SADJ: You made a decision to venture into a new career?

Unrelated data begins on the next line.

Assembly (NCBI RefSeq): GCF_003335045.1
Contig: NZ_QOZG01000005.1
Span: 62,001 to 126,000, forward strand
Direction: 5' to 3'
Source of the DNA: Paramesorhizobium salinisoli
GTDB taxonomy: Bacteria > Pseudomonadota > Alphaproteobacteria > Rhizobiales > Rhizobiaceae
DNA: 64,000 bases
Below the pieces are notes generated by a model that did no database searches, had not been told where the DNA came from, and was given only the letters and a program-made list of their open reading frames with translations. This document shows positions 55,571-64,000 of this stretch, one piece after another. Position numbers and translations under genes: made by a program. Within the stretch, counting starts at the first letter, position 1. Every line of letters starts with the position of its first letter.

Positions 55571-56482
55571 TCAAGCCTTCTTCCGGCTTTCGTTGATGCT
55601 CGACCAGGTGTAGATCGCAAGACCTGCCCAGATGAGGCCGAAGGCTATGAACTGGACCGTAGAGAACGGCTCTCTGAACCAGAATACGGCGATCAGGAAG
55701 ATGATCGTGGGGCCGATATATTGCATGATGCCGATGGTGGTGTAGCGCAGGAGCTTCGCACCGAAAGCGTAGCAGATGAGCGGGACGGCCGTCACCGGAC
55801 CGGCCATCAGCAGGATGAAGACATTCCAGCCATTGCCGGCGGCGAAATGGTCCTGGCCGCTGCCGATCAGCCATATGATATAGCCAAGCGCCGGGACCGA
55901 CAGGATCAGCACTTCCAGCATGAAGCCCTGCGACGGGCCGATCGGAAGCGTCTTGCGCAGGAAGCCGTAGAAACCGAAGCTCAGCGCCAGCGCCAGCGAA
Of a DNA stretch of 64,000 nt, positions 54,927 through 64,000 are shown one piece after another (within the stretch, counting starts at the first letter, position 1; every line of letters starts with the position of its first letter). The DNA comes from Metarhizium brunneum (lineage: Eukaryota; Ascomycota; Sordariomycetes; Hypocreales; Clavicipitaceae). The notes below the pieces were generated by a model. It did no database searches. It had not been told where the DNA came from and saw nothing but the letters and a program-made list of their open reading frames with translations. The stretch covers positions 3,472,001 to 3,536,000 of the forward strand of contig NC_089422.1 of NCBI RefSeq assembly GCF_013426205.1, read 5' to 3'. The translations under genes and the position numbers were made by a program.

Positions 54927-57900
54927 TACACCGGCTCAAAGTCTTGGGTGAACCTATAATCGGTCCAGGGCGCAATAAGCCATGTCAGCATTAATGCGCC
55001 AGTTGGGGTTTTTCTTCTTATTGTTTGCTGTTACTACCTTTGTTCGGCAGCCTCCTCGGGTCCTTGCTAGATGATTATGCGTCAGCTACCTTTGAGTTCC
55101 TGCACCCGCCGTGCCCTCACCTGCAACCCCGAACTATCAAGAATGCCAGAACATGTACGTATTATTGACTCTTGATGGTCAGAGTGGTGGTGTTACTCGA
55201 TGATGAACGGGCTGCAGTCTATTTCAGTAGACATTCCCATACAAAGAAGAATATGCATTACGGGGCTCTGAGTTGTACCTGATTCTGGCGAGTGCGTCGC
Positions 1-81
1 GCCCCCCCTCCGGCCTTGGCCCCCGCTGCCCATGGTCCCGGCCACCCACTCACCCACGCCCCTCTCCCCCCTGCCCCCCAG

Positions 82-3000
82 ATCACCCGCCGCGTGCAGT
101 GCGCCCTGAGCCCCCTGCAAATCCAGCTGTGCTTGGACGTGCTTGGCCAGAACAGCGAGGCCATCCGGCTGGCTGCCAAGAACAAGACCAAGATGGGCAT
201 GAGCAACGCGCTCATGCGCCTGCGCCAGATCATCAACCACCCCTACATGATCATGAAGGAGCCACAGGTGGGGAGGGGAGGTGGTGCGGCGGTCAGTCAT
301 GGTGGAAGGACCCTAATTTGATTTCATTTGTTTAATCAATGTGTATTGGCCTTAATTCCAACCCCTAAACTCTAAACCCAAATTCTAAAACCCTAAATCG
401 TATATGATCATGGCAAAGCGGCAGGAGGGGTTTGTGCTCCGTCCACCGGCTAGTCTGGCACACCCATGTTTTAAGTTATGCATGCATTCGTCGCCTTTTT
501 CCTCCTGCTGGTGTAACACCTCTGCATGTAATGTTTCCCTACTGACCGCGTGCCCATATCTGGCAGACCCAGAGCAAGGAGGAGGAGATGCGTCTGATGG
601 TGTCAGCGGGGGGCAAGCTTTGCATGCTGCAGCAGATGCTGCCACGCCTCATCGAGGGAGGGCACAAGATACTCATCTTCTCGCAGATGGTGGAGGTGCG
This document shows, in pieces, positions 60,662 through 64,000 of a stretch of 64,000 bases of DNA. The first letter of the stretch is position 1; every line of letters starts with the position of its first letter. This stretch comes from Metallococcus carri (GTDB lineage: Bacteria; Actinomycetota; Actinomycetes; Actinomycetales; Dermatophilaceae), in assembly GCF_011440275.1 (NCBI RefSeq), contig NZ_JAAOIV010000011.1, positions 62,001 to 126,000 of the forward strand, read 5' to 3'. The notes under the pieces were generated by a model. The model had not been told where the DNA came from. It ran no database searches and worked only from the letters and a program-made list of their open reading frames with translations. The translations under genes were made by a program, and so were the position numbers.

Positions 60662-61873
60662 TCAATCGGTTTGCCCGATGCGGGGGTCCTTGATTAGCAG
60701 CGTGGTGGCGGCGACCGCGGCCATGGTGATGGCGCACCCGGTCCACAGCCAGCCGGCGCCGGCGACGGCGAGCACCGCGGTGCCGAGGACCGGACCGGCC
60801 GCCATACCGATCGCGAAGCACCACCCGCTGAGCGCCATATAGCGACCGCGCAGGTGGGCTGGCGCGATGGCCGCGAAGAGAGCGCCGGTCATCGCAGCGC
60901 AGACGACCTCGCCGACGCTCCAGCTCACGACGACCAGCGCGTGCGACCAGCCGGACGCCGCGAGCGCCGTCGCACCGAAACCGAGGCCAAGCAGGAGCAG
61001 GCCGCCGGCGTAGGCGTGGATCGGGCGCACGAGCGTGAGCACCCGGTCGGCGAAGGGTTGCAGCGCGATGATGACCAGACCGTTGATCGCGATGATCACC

Dave: I wasn’t happy with my full time job because due to staff shortages the company decided to move me from my tool making position to work on form grinding on a surface grinder, which I knew long term, would be bad for my health. My boss at that time told me that he couldn’t find anyone skilled enough at form grinding but he could replace a toolmaker more easily. This gave me the hard shove I needed to persuade me to give in my notice. It was a big decision to make quitting a good job, going into the unknown. I had a mortgage, a wife and two kids, but I have never ever had a reason to look back. On the day I left, my boss said to me, “You’ll never make any money by just selling a few guns.” A statement that has proved to be far from the truth. Dave Caig and I started a business partnership and traded under the name of C&W products, which stands for Caig & Walls. A few years later at a three positional rifle shoot we met up with Malcolm Cooper, at the time he was one of the best shots in the UK, and later became a twice Olympic Gold medalist and world champion. After the match we all went to a barbecue where he was told about the replica Colt pistols that we had made, he was very interested and asked if he could see them. I lived less than a mile from the barbecue so we left and drove to my house. After seeing the pistols he said to me, “You’ve got the potential to design your own rifle.” To which we replied that we already had been designing our own action for a target rifle. Malcolm wanted to see the action and after looking at it he asked us if we would make him one, which we agreed to do. He later shot a new 300 meter world record. Malcolm at that time was the owner of a gun shop in Portsmouth. Dave Caig and I formed a mutual agreement to do repairs and re-barreling for him, as we did for several other gun shops. Trade was building up along with our reputation. Soon we were taking in repairs and tuning of rifles from top international competitors from all over the world. Malcolm was approached by a contact in the British Army about a tender (contract) for a new sniper rifle and he came along to discuss with us the possibility of putting a magazine in one of our target rifles. We had never made a magazine fed rifle before as all my interest was in target shooting which was single shot. Malcolm said, “I’ll get you any gun you want, if you want to have a look and see if you can get any ideas from them.” He produced about 8 rifles and I discarded about 5 of them.